While much of the attention will focus on Hollywood vehicles such as Lovelace, starring Amanda Seyfried as porn star Linda Lovelace, and jOBS, with Ashton Kutcher as technology giant Steve Jobs, the Sundance Film Festival is opening Thursday with a slate of lesser-known films.
The Park City, Utah, festival devoted to independent filmmaking ditched its opening night premiere three years ago and has decided on a format that gives patrons a taste of the upcoming festival.
The films to screen Thursday:
- From the U.S. dramatic competition, May in the Summer: Cherien Dabis, who created the film Amreeka, directs and stars in film about a woman reuniting with family in Jordan to plan her wedding.
- From the U.S. documentary competition, Twenty Feet from Stardom: documentary maker Morgan Neville looks at the stagehands and backup singers who work with music superstars.
- From the world drama competition, Crystal Fairy: Canadian actor Michael Cera plays a judgmental man who changes his outlook after embarking on a mescaline quest through the Chilean desert with a free-spirited woman.
- From the world documentary competition, Who is Dayani Cristal: First-time director Marc Silver and producer Gael Garcia Bernal probe the mystery of a body found rotting in the Arizona desert along the dangerous route Mexicans use to enter the U.S.
Festival director John Cooper has programmed an 11-day lineup that puts the focus on female directors. The U.S. dramatic feature lineup is split evenly between male and female directors, a rarity in the film business, where men are more likely to sit in the director's chair.
Dave Grohl directing debut
Foo Fighters frontman Dave Grohl is to make his directing debut with Sound City, chronicling the story of Sound City Studios, the Van Nuys, Calif., recording studio that has hosted musical greats from Fleetwood Mac to Rage Against the Machine.
Grohl centres in on the studio’s analog recording device, which requires people to be in a room together making live music – and rock history.
Among the competitors are Lynn Shelton with Touchy Feely, starring Rosemarie DeWitt as a massage therapist with an aversion to body contact, and Liz Garcia bringing The Lifeguard, starring Kristen Bell as a journalist who quits her job in New York and returns to her childhood home to work as a lifeguard.
"I’m hoping this, the female directors of 2013, are a vanguard class. I hope this one’ll be remembered as the year the gates opened and equality in indie film became the norm," Garcia said in an interview with Entertainment Weekly.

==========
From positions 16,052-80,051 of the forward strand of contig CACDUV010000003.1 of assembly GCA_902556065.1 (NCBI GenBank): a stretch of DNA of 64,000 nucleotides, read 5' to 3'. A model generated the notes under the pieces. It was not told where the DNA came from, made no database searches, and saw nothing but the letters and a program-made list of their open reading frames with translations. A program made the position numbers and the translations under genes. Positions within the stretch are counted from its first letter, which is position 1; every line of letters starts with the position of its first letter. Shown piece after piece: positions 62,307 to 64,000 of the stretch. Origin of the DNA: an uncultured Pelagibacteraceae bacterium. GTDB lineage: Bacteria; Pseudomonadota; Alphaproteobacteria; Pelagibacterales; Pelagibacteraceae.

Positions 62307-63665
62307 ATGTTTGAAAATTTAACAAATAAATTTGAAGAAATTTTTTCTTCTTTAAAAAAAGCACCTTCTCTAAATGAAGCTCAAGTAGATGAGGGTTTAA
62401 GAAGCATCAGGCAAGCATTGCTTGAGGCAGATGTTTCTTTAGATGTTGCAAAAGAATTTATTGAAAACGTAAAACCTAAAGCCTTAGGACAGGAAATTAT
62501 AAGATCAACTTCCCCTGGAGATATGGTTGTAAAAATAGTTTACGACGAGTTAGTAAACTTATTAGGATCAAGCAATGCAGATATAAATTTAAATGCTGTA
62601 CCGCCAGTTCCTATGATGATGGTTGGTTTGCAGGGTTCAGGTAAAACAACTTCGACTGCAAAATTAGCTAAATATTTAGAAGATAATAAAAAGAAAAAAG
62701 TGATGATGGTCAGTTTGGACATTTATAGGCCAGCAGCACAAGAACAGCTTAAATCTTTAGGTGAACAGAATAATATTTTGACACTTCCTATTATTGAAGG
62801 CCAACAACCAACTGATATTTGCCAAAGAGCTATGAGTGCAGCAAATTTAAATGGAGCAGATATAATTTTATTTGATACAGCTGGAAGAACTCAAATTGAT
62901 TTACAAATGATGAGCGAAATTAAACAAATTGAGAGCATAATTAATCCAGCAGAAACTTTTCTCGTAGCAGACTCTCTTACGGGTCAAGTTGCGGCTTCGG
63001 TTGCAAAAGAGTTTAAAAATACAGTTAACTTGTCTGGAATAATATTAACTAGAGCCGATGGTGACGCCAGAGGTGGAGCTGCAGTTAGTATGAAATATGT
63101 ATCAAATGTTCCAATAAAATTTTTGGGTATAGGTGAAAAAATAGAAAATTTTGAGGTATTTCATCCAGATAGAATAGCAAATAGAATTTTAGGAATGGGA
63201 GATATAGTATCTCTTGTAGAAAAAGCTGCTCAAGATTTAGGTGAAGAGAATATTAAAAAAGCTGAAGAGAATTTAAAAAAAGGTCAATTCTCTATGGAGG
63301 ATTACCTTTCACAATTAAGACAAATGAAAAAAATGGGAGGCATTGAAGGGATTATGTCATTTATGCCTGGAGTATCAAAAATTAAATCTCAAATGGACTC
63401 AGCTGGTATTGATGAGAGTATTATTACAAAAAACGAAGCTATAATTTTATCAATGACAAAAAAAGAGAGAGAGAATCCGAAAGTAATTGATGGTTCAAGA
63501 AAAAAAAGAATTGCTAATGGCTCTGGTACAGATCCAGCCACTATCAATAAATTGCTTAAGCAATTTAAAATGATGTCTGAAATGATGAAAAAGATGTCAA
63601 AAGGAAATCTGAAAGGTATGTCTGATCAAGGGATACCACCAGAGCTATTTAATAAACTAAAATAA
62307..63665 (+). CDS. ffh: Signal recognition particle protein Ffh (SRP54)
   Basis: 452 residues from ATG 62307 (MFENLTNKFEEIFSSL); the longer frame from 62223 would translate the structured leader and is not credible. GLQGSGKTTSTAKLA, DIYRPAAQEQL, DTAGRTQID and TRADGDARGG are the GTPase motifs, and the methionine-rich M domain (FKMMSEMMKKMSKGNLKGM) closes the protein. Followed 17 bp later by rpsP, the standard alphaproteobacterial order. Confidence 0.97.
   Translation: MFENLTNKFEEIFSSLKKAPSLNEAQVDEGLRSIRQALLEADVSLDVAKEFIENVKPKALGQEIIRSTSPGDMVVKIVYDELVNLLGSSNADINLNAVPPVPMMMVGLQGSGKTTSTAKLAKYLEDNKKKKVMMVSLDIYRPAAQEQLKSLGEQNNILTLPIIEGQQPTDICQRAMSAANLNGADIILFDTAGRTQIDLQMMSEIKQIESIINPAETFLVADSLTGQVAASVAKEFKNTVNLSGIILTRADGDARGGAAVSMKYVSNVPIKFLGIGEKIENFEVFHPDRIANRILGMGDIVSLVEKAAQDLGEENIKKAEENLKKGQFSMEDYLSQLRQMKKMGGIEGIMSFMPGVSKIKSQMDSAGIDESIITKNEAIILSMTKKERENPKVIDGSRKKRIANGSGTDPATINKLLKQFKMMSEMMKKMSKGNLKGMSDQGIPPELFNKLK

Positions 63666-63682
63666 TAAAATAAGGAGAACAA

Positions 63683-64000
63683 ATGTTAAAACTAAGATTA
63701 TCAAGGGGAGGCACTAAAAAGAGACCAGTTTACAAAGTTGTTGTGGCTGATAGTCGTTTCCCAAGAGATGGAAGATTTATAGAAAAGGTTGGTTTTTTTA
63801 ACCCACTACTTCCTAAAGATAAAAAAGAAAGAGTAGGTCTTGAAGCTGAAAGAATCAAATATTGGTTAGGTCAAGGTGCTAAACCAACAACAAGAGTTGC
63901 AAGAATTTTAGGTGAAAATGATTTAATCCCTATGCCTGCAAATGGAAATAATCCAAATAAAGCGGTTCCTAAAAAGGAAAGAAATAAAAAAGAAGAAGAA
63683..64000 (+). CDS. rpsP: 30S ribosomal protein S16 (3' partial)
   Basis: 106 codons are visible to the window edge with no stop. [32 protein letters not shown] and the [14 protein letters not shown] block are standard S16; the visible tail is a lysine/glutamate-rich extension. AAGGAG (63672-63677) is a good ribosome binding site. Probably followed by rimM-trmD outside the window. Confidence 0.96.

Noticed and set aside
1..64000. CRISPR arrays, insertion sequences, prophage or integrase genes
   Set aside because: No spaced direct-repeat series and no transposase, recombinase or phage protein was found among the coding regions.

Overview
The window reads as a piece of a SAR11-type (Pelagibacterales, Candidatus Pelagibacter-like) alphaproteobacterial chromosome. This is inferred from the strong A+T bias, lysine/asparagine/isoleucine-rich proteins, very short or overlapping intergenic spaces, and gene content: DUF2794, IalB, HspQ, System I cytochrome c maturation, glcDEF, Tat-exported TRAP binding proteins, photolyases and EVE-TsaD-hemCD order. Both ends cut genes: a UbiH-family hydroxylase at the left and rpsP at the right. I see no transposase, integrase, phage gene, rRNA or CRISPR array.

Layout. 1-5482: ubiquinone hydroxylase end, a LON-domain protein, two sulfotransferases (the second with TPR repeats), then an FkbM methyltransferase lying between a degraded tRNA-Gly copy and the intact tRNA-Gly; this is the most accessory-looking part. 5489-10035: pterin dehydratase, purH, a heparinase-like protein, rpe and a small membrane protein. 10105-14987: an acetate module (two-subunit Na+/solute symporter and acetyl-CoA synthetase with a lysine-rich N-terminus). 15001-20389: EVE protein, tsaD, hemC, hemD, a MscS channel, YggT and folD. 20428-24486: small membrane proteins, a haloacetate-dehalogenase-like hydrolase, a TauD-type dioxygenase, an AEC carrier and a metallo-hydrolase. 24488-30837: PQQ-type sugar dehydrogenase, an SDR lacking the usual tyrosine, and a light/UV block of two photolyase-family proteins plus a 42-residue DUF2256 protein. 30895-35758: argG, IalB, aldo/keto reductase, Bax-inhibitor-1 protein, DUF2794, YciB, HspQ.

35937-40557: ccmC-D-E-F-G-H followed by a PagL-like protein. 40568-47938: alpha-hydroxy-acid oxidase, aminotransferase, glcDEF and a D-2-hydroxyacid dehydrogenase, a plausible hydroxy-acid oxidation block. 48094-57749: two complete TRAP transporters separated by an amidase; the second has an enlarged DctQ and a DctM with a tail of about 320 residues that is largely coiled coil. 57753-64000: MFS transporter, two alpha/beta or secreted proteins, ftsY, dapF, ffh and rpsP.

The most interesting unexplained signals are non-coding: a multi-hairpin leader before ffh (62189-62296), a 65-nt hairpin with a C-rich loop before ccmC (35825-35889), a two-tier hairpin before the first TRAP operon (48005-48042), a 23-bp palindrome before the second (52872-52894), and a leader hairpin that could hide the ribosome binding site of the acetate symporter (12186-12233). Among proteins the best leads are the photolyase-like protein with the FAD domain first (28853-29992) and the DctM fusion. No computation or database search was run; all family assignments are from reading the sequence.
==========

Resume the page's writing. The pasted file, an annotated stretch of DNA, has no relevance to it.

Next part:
Also scheduled for a special screening Friday is Stories We Tell, Canadian director Sarah Polley’s personal documentary that unravels the secrets of her own conception. Stories We Tell was a hit at the Toronto Film Festival and has earned a nomination for best documentary at the Canadian Screen Awards.
Other Canadian films at Sundance:
- The Meteor (New Frontier): written and directed by Quebec’s François Delisle.
- S-VHS (Park City at Midnight): a new horror film from Halifax-based Jason Eisener and Simon Barrett. • The Near Future, (shorts competition) by Quebec’s Sophie Goyette.
- When I Walk (Doc Premieres), directed by Jason Dasilva.
When I Walk, a documentary about living with multiple sclerosis by New York-based Dasilva was shot in part in Vancouver, where he studied film.
"This documentary is really a fascinating look at his experiences....he just decided to pick up a camera and document what was happening to him," Cari Green, a Vancouver filmmaker who is executive producer of the film, told CBC News.
Green believes watching Dasilva will be inspiring for audiences..
"Living and creating and being inspired to do whatever they dream of doing, that nothing should stop them," she said.
Hollywood will be out in full force, with stars such as James Franco, Joseph Gordon-Levitt, Ethan Hawke, Nicole Kidman and Holly Hunt expected to attend.
The Sundance Film Festival runs Jan. 17-27 in Park City, Utah.